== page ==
Photo: Getty
  /  12.08.2022

How many people have made magic with Diddy in the Bahamas, turned a TikTok post into a Mary J. Blige record, and laced Ari Lennox with some heat? Not many outside of multi-instrumentalist producer Slimwav, who has witnessed the different levels of legendary status.

“We’re walking in, and [Diddy] got theme music as we come in. We have socks outside for everybody. When we were walking in, I thought, ‘This is not real. This dude plays theme music as we walk to his studio,’” Slimwav told REVOLT.

In this installment of “Studio Sessions,” the Grammy-nominated producer explains how London On Da Track’s relationship with Summer Walker led to him working with Diddy, Mary J. Blige’s proclivity for satisfying her fans, and how he ended up on Ari Lennox’s age/sex/location album. Read the exclusive conversation below.

One of the first major projects you worked on was LVRN’s 2021 Home For The Holidays album. What was it like working with 6lack and Summer Walker?

6lack and I had been in the studio before, but it wasn’t around making beats. The Christmas album was the first time we were working on music together. He pieced his verse and stuff together really fast. I had to find these songs and recreate them in a modern way. So I did a demo, gave it to him, and he said, “I like this. Let’s run it.” He got in there, and probably 10 minutes later, he created his whole verse.

For Summer, she doesn’t do too many sessions. Usually, if there’s a record you want her to cut or something, you’re demoing it, getting it to her people, and she’s recording it in her closet or wherever she likes to record. Then, she brings back a masterpiece every time. But she doesn’t do too many sessions. That session we were in was for her to shoot content and stuff for her song. We did two or three more sessions with a lot more people. Her managers at LVRN, a few engineers, MixedByAli, and a couple of others were there. That’s when Still Over It came together. She’s a nice person. She’s funny as hell too. If there’s a record she doesn’t like, she’ll say, “I’m not doing that. That’s too poppy” (laughs).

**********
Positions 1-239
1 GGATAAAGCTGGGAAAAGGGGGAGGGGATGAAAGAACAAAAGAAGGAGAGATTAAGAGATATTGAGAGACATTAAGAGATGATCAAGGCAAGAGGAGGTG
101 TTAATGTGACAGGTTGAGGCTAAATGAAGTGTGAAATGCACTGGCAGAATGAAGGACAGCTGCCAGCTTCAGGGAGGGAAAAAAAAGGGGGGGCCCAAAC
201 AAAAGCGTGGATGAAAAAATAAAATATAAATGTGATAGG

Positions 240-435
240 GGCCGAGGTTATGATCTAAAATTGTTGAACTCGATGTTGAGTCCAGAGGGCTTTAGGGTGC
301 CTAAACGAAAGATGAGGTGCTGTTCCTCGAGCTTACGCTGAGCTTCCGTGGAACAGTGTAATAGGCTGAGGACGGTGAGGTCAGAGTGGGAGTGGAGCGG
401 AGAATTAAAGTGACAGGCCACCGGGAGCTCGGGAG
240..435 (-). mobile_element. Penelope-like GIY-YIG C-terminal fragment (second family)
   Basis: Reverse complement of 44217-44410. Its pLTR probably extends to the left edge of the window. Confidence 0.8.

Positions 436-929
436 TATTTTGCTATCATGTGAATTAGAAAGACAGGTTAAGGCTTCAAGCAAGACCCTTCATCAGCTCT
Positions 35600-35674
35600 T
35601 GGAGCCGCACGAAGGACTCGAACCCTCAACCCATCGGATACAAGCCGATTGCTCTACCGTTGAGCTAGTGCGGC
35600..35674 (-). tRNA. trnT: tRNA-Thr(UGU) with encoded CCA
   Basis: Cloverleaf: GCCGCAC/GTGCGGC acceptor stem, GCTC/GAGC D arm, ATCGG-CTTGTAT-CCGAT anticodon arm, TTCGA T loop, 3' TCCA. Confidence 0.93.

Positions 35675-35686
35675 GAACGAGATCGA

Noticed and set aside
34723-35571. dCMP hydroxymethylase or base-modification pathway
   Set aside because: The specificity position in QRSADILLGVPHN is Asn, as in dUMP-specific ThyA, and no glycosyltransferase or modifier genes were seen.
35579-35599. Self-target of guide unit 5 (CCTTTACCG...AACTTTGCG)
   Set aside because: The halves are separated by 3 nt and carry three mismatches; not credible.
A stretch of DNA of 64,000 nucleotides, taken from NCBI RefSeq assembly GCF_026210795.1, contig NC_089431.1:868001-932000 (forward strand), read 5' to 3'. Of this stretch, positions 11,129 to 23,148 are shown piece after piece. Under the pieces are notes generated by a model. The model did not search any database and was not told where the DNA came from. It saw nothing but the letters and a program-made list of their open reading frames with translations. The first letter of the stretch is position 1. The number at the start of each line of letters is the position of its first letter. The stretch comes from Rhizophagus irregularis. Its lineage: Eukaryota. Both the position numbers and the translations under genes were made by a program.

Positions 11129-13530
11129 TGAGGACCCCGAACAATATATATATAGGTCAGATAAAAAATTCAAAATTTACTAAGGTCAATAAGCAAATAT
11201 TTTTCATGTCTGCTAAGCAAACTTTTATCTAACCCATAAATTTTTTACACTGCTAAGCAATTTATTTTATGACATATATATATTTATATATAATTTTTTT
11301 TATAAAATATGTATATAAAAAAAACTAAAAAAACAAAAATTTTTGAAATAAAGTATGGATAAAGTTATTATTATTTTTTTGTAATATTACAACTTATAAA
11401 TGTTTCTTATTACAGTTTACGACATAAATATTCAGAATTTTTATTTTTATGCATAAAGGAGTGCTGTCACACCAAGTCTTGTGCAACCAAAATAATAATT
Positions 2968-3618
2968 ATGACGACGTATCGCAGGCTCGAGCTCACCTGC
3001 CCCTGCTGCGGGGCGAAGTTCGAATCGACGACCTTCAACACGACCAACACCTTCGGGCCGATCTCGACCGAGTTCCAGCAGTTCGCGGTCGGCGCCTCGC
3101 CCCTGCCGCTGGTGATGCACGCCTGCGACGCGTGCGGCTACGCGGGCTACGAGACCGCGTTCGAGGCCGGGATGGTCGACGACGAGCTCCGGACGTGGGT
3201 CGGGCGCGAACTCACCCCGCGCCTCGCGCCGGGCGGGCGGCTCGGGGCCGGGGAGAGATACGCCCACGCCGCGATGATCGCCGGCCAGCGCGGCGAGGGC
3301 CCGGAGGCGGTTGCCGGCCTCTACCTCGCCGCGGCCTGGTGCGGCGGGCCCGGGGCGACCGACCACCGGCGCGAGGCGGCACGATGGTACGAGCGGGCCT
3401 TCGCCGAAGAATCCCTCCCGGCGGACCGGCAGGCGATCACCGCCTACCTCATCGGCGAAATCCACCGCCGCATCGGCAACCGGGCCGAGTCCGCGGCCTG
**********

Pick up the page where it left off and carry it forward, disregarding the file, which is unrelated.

You scored a No. 1 record as a co-producer on Diddy’s “Gotta Move On” featuring Bryson Tiller. How did you two connect?

I worked with Summer Walker on her tour. That was around the time she was dating London On Da Track. As they were dating, I got cool with him. Months later, London told me, “I want you to help me with Summer’s project.” I said, “OK, yeah, I’m down.” We got there and had 18 records that could have gone on the album, but you pick and choose your best ones. London saw how good we worked with that, and one day called me saying, “Yo, Slim, man. I need you, bro. What are you doing this weekend? I need you to come to Miami with me to do this project with Diddy.” I told him I would. We got to Diddy’s Miami crib in late January. Diddy had everything set up. We’re walking in, and we got theme music as we come in. We have socks outside for everybody. When we were walking in, I thought, “This is not real. This dude plays theme music as we walk to his studio.”